All of Pokemon Dash's gameplay revolved around swiping Pikachu on the DS touch screen.

All of Pokemon Dash’s gameplay revolved around swiping Pikachu on the DS touch screen.

The game felt like it was nothing more than a demonstration of how the DS’s new touch screen could be used for analog control, with Pikachu and friends included only to lure in the Pokemon crowd. Even then, the potential for a true Pokemon game was there. Imagine if the maps were various routes from past main Pokemon games with players controlling trainers riding an assortment of Pokemon. That would have been much more compelling, and a more logical tie-in, than what Dash actually was. That’s not to say the game was all bad. While it only has a Metacritic score of 46, there were a few neat features included on the cartridge, including six-player support and the ability to import your team from FireRed, LeafGreen, or Emerald to create a course shaped like the Pokemon in your party. It just wasn’t enough to make this a game worthy of the Pokemon name.

Pokemon Trozei

Along with the racing game genre, the DS era also saw Pokemon continue to dabble in puzzle games. By the time Pokemon Trozei released in early 2006, we had already seen Pokemon Puzzle League for Nintendo 64 and Pokemon Puzzle Challenge for Game Boy Color, two titles that were clearly cash-ins but did a surprisingly good job of tying in traditional Pokemon concepts such as beating gym leaders. Pokemon Trozei, on the other hand, forged its own path – and not just with a name made entirely of made-up words. The biggest tie-in Trozei had with Pokemon was that the puzzle pieces themselves were the heads of different Pokemon, representing a battle against an evil team known as the Phobos Battalion. The only way to beat this gang of Pokeball-stealing criminals was by lining up four Pokemon in a row. This would zap the opponent Pokemon away using a device called the Trozei Beamer, allowing protagonist (and secret agent) Lucy Fleetfoot to win the battle.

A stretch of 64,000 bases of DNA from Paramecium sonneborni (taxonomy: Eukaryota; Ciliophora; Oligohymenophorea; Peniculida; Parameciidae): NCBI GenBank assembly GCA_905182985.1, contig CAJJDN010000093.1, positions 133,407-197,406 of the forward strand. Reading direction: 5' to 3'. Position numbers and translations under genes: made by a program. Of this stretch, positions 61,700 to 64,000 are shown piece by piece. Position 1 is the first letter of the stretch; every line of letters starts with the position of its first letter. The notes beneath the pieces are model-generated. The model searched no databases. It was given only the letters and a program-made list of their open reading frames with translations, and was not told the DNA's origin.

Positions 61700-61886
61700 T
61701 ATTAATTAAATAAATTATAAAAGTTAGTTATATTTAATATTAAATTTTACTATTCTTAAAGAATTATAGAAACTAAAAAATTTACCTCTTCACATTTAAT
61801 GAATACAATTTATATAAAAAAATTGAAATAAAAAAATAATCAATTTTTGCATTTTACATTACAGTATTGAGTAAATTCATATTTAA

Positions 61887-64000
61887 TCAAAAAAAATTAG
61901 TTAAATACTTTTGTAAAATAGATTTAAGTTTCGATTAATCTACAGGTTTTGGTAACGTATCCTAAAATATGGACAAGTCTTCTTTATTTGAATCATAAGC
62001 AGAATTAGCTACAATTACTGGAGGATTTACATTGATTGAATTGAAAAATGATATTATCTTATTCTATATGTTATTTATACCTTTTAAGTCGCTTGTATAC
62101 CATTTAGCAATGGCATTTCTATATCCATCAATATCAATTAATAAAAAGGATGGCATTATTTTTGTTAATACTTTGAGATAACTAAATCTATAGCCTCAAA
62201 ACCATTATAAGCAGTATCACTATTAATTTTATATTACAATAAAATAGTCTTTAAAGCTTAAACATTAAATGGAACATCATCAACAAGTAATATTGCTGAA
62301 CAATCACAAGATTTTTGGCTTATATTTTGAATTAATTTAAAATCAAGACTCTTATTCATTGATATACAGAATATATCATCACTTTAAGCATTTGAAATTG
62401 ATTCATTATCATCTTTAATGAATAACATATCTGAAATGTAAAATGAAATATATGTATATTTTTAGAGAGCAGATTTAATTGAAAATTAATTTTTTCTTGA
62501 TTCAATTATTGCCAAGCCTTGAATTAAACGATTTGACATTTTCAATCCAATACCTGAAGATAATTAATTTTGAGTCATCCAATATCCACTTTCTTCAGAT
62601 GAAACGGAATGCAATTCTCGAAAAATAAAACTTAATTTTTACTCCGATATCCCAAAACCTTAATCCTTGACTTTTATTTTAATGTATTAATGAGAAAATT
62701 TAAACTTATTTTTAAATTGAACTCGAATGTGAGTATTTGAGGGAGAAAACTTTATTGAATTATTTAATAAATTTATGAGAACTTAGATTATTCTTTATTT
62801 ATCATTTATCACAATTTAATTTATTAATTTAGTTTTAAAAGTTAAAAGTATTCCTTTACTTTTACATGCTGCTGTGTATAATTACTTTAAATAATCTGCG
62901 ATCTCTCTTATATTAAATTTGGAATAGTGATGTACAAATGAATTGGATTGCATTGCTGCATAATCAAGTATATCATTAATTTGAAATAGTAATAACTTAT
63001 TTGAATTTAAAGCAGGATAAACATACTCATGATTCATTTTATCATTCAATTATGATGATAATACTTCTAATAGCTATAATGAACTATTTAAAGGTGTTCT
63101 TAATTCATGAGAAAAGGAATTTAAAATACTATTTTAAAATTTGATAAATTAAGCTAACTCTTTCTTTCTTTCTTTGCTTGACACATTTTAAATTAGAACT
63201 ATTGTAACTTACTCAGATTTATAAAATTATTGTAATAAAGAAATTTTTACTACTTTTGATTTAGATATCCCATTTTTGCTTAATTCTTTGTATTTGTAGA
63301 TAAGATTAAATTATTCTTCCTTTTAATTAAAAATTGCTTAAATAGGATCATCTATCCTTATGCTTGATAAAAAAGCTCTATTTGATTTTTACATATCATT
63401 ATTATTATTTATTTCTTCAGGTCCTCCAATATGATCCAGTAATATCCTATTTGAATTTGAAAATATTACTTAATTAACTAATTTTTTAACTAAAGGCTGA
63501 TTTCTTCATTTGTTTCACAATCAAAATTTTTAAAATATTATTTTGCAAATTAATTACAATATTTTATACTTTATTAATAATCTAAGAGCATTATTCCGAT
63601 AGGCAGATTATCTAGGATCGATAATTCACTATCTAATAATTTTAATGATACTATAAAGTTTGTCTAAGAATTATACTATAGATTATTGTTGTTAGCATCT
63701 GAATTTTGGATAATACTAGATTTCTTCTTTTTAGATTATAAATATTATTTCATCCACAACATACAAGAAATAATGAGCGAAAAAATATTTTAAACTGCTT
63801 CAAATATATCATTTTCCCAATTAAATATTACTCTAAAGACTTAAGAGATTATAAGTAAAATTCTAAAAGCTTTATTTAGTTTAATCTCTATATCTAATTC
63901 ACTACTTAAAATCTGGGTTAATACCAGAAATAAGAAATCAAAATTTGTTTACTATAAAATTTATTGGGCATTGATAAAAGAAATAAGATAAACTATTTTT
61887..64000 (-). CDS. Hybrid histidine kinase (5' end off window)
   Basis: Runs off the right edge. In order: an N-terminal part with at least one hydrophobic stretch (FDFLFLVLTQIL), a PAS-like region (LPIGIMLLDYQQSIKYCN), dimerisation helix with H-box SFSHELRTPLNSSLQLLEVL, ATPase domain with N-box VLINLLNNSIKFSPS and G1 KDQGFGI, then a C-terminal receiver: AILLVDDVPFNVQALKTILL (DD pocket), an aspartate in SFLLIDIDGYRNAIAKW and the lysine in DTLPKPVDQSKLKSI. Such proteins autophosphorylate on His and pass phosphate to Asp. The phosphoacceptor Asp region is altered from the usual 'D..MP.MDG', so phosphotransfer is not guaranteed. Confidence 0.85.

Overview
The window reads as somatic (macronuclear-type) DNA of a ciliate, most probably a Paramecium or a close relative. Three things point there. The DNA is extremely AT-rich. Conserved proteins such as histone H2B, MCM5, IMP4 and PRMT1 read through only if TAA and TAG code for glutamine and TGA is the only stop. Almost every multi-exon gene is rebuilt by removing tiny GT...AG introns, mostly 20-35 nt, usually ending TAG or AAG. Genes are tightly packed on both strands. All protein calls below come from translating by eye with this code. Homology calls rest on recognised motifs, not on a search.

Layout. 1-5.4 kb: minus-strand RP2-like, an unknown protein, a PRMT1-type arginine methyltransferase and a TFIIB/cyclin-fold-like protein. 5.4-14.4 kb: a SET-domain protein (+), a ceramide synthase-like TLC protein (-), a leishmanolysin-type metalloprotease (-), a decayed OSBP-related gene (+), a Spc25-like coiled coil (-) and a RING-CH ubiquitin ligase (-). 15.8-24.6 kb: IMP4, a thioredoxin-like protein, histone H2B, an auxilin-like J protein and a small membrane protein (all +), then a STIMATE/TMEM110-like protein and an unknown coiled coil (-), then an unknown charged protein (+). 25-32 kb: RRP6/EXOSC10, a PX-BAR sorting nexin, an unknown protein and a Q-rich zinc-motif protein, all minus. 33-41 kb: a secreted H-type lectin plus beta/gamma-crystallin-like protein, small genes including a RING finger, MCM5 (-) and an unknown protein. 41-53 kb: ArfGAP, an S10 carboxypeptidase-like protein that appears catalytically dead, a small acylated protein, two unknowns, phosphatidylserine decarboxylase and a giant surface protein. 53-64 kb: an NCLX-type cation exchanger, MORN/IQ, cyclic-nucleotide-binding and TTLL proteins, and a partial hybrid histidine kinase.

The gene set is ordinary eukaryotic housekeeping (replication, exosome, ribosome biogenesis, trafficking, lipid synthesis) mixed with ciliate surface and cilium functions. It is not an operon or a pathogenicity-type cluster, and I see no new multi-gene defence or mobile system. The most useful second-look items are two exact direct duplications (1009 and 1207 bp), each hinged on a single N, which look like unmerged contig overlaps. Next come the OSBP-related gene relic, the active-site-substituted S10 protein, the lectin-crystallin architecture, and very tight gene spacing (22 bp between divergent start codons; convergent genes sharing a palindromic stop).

The setup of Pokemon Trozei should look familiar to any puzzle game fan.

The setup of Pokemon Trozei should look familiar to any puzzle game fan.

In other words, Pokemon Trozei was simply a match-four puzzle game similar to Tetris or Bejeweled. The puzzle pieces could have easily been gems, marbles, or even the heads of Pikmin or Animal Crossing villagers, but Nintendo chose to leverage Pokemon. There’s nothing particularly wrong with that, and honestly, it was a fun game. There were a variety of modes, including head-to-head multiplayer, and the game did introduce an interesting wrinkle in the match-four formula by allowing players to briefly clear out sets of only two or three pieces if they successfully matched five pieces at once. If nothing else, the game’s existence acted as a good set of Pokemon training wheels for developer Genius Sonority, who also made the GameCube’s Pokemon Colosseum and Pokemon XD: Gale of Darkness, as well as the Wii’s Pokemon Battle Revolution.

What’s next for Pokemon?

Pokemon X & Y ushered in a new era for the franchise that is sure to result in more spin-offs. The difference now is that the quality of the spin-offs is arguably improving as developers figure out how to best combine the core concepts of Pokemon – the battling, the training, and the exploration – with new gameplay ideas. Ambrella, the developer of both Pokemon Channel and Pokemon Dash, has found a successful formula with the Pokemon Rumble series. As mentioned above, Pokemon Trozei developer Genius Sonority also made a number of successful Pokemon RPGs that both felt like true Pokemon experiences and still offered unique gameplay elements. With the upcoming Pikachu detective game and rumored Pokemon fighting game, franchise architects Game Freak are now beginning to explore other ways they can present Pokemon to players as well. All this points to a bright future for Pokemon and its many spin-offs.